"All days" is incorrect in English.
What is meant by the Swedish sentence? I look at a screen all day every day? I look at a screen every day?
I don't know what the Swedish sentence means.
"I look at a screen all day" should be the favored translation, unless the meaning of "hela dagarna" is closer to "every day." Looking at this sentence in Swedish, I get the impression it means both all day and every day. If so, a good translation would be "I look at a screen all day every day." Could a native Swedish speaker please tell us the implications of this expression.
Apparently Swedish compresses as "hela dagarna" an experience of employees with expertise in computer work that they are working all day at the computer, but with emphasis that this experience repeats every day. English would expand the experience to state "I work at the computer all day" to express the primary idea, then add the emphasis, "every day," to state that this experience is repeated each day. "All days" is not an adequate translation.
- hela dagarna means "all day", in the sense of "all day, every day"
- hela dagen means "all day", either in the above sense or as in the entire day a specific day
Clearly, "all days" is not a very good translation, and I have removed that. This has implications for the reverse translation, and usually, we might argue that an unidiomatic English translation is better for teaching the Swedish sentence better - but in this case, the English translation is flat out wrong, so we'll just have to live it. :)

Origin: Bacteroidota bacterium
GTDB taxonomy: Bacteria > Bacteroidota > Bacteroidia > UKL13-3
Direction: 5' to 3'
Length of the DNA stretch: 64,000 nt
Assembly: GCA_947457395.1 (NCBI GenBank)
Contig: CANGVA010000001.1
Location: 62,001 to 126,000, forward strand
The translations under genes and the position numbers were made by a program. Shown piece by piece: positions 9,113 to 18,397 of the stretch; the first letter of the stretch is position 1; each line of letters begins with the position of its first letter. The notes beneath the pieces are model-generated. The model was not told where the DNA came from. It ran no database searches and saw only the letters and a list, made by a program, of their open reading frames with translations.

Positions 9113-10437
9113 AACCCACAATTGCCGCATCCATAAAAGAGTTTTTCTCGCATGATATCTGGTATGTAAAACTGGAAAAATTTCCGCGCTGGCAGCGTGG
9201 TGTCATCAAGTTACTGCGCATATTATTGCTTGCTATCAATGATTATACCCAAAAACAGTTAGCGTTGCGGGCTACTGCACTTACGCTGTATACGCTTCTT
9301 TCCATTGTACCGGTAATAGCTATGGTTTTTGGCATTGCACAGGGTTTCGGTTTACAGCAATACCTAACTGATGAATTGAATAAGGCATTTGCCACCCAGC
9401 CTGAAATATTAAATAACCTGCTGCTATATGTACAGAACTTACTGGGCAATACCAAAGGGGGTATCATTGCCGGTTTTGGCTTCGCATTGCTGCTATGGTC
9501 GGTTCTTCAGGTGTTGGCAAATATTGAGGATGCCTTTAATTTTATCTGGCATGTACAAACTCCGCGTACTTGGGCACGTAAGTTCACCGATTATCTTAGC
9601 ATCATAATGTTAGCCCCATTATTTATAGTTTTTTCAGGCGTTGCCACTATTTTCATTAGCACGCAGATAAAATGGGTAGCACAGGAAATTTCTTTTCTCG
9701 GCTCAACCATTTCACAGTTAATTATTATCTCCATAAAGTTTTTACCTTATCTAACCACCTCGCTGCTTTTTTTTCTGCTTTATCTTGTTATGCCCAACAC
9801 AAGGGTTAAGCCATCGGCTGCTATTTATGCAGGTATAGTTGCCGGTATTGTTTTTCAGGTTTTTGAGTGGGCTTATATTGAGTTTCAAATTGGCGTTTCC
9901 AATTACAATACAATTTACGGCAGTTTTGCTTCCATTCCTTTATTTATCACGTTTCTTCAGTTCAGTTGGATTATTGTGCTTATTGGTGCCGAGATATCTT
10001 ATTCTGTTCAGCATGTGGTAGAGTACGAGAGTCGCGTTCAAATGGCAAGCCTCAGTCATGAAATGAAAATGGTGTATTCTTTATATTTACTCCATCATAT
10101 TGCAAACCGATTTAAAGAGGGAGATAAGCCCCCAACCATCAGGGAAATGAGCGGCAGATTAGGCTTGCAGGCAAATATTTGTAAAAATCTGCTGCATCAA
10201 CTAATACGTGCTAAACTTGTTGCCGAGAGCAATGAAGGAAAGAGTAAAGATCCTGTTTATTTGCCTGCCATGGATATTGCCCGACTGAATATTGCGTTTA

I wrote "I watch a screen the whole day". It gives that sense of the infinitive even though it does not correlate exactly with the Swedish, but to translate the Swedish word for word would be incorrect in English. Anyway, I was marked as incorrect and "all days" was Duo's answer so I have reported it.
I disagree. Watch/watching sounds wrong when talking about a computer/phone/tablet screen since you would normally interact with it. Watching TV is entirely passive. Google backs me up: a search for "watch a screen all day"" gives 99 results; "look at a screen all day" gives 33,400
Both of the people above who asked for it also speak English natively, though. I think this may just be one of those cases where different natives have different ideas.
Either way, the default is still "look at", and Duolingo has finally implemented a feature to only show the best translations to users, so I see little harm in accepting it. :)
Same here. I think that everyone will get this wrong the first time round, as the DL English answer is so strange